- forbids reading, and most other forms of culture
- doesn’t recognize love to be of value
- manages to relocate all African Americans to “National Homelands” in the Midwest
…and all that in about a year or five!!
It’s described that people in Manhattan collectively burned their bras and other lingerie – as sexiness is forbidden all of a sudden. Has Atwood been in NY? It’s big, and it’s cosmopolitan. Every house there (and in the rest of the country) searched for magazines, records, books, dildos and the likes? Every woman fired on the same day? Etc. Etc. It is ludicrous. 100% ludicrous. People would react, and not in the lukewarm way – the occasional guerrilla bombing – it is hinted at in the book. Such a regime would simply not be able to take hold, let alone manage to control and brainwash the bulk of late 20th century American nation in under a decade.
At first I thought the fact that the protagonist had known other times, pre-Gilead, was a strength of the book. It made for a nice contrast, and a conflicted character – a mere brainwashed sheep wouldn’t have been as interesting. But as the novel progressed, and the extent and history of the new regime became clear, it proved to be its weakness. If Atwood had conceived some far future society in which this barren new world would have slowly taken hold, I could have bought it. As near future history, it fails.
All this is not to say Atwood doesn’t show insight in the workings of totalitarian regimes: she does. My beef is mainly with the way and speed it is established, not how it works. That latter part is fully thought out and resonates deeply with what we know about the workings of similar regimes and cults.
As in most books, there are some minor inconsistencies and plot holes, but one is worth noting. It’s not explained why this new regime felt a need to manifest itself, but it’s made clear that an extremely low fertility rate helped to make it all possible… yet the regime forbids artificial insemination and fertility clinics. Consistent world building this is not: even an extremely religious regime would find or fabricate some religious doctrine to be able to grasp at these possibilities for more births.
Aside from the farfetched setting, another weakness of the book is its lack of plot: there is not much of a story. At first this didn’t bother me: Atwood slowly reveals the setting and the characters, intriguingly. But about a third in, things start to drag as not a lot happens. At the halfway mark this is fixed to a certain extent, but it all remains rather small. This lack of plot is not a fatal weakness, since the mood, the prose and the claustrophobia continue at a steady level, just as the glimpses at the regime’s inner mechanisms. Because of all that the book remains readable.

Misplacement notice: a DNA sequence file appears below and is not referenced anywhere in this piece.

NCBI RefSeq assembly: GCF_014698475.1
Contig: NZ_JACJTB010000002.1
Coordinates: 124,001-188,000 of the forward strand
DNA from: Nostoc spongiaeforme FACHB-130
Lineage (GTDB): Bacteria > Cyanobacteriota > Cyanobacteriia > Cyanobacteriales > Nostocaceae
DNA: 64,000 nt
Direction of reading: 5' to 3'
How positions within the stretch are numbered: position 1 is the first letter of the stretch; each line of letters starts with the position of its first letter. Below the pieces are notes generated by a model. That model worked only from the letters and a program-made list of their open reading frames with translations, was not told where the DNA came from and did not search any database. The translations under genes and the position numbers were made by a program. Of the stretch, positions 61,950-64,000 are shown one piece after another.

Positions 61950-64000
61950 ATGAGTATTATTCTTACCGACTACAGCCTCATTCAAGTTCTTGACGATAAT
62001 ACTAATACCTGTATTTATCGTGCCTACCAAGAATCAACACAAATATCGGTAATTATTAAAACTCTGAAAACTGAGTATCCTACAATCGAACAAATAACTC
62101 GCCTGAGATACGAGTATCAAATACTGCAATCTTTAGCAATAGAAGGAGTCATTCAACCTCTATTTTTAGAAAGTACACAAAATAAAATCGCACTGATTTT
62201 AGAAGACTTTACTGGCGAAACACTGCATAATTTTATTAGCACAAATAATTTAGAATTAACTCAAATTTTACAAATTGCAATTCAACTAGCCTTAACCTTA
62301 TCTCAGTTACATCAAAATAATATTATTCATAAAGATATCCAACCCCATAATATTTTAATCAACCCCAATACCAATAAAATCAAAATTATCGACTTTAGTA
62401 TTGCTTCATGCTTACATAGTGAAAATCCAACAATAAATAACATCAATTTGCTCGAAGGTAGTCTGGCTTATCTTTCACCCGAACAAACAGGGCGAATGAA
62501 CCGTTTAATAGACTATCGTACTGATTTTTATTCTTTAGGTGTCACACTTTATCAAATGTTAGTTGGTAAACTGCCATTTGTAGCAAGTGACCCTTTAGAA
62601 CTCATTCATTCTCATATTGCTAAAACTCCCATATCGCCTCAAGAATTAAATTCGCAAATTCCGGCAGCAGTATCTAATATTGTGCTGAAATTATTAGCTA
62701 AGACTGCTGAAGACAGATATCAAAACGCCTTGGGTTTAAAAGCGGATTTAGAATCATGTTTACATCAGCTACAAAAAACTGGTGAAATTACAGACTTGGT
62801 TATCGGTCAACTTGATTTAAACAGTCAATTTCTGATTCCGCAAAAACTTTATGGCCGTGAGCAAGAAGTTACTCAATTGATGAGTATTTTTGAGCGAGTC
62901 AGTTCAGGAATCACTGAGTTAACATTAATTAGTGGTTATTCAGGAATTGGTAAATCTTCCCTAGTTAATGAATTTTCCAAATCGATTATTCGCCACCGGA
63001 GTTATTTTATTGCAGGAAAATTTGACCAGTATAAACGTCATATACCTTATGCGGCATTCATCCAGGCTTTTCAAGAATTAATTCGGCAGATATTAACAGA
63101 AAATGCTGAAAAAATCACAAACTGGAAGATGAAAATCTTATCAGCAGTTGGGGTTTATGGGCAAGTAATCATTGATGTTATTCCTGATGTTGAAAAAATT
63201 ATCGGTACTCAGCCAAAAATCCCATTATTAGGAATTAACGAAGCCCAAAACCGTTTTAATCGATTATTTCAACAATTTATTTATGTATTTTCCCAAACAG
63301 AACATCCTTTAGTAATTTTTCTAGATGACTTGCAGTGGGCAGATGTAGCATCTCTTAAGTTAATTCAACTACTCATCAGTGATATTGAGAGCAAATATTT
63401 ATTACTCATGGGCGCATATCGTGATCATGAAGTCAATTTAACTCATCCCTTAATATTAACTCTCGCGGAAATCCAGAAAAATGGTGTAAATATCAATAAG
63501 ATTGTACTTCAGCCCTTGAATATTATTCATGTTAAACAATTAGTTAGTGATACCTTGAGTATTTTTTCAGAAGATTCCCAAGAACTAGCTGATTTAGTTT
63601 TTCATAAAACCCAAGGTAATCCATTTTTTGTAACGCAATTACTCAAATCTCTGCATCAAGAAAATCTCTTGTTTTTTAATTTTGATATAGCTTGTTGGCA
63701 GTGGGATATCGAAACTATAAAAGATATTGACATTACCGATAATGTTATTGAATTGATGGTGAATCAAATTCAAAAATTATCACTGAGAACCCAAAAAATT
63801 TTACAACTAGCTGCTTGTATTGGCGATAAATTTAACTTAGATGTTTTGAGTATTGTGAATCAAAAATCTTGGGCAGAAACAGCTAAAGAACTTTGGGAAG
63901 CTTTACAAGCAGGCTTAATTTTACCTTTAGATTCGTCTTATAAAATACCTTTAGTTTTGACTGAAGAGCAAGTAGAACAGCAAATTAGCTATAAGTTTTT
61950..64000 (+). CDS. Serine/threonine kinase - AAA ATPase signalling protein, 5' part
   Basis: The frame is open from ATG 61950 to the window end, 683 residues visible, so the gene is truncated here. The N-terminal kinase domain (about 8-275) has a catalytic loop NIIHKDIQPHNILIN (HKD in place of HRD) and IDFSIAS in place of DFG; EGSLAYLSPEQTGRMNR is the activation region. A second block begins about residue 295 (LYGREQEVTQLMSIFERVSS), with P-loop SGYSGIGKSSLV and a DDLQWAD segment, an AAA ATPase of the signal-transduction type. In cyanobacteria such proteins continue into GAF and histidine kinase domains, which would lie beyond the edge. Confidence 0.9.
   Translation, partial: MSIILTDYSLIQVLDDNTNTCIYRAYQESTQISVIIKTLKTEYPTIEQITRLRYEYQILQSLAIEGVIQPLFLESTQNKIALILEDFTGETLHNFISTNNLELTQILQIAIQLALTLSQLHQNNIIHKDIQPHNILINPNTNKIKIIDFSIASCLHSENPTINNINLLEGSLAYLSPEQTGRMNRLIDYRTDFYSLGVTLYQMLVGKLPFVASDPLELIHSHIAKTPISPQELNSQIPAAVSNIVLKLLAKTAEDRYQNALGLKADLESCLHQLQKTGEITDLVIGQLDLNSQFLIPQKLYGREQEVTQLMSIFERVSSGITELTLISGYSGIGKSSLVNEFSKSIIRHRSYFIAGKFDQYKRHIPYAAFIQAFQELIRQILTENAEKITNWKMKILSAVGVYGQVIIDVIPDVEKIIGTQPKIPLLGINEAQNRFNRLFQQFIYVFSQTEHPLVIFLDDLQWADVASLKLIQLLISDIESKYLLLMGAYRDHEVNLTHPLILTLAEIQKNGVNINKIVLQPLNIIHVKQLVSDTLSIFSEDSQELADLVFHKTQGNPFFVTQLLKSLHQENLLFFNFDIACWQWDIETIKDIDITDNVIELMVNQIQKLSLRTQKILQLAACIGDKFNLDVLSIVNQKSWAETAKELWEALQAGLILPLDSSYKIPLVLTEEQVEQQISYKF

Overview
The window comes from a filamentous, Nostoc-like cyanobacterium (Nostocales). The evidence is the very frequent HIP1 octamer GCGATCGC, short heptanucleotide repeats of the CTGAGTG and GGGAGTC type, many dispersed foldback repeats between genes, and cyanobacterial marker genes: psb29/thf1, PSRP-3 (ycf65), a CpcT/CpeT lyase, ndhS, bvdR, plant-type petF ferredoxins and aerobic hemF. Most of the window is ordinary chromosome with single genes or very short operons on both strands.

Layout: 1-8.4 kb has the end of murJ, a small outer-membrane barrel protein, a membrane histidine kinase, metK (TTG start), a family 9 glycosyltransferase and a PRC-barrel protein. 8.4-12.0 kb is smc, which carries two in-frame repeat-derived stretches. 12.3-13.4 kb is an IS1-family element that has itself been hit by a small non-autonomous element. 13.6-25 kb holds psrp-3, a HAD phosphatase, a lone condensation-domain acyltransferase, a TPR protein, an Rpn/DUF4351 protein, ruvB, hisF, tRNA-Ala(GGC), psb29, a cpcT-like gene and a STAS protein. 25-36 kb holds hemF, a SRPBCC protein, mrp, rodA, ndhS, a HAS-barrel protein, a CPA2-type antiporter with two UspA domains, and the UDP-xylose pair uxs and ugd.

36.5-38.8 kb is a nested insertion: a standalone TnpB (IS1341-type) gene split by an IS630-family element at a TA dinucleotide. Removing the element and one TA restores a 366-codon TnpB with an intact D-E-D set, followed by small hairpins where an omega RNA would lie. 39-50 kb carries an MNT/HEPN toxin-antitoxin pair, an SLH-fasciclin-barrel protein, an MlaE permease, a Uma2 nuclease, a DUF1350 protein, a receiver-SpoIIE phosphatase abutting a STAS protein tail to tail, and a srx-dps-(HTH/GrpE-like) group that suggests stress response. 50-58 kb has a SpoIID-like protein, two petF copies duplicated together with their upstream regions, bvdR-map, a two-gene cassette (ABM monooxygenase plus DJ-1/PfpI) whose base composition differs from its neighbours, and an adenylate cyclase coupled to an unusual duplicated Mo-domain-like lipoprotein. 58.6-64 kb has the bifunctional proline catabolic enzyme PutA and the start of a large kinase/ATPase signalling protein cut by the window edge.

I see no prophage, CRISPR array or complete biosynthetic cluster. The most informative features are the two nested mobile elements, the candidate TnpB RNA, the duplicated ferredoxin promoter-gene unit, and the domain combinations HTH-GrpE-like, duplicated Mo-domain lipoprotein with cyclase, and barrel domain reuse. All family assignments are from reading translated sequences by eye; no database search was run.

On top of all this, I’m not sure about the main character’s psychology. Yes, the book’s mood is bleak, and the protagonist is not a happy camper, but she seems to hold up pretty well: her child has been taken away, her husband is probably murdered, she’s more or less imprisoned, and for all practicalities she’s raped at regular intervals. Her mindset as it is described is maybe plausible, but unlikely. (Update 12/4/2019: Then again, a conversation with Nick Imrie in the comments of his Goodreads’ review of the 2019 sequel The Testaments made me realize Offred’s passivity could be a realistic sign of trauma.)
The book ends with some historical notes that place The Handmaid’s Tale firmly in the tradition of “found footage” texts. It doesn’t add anything and makes the ending feel a bit bloated. It also exposes the book for what it is: an artificial construct. It could have easily been cut.
I think Atwood wanted to bite off too much with this book – it never feels too preachy, but at times I had the feeling she did try to communicate a too pessimistic warning. Since the dystopian warning is so overdone and partly illformed, it might be hard to take serious for some readers, and as such it might miss a part of its desired effects. With some limited editing, the novel could have been much more believable.
Maybe I’m too critical, as the book does have merit. The Handmaid’s Tale seems generally loved, so Atwood must have struck a chord. I cannot recommend against it, just don’t expect a setting that is fully realistic.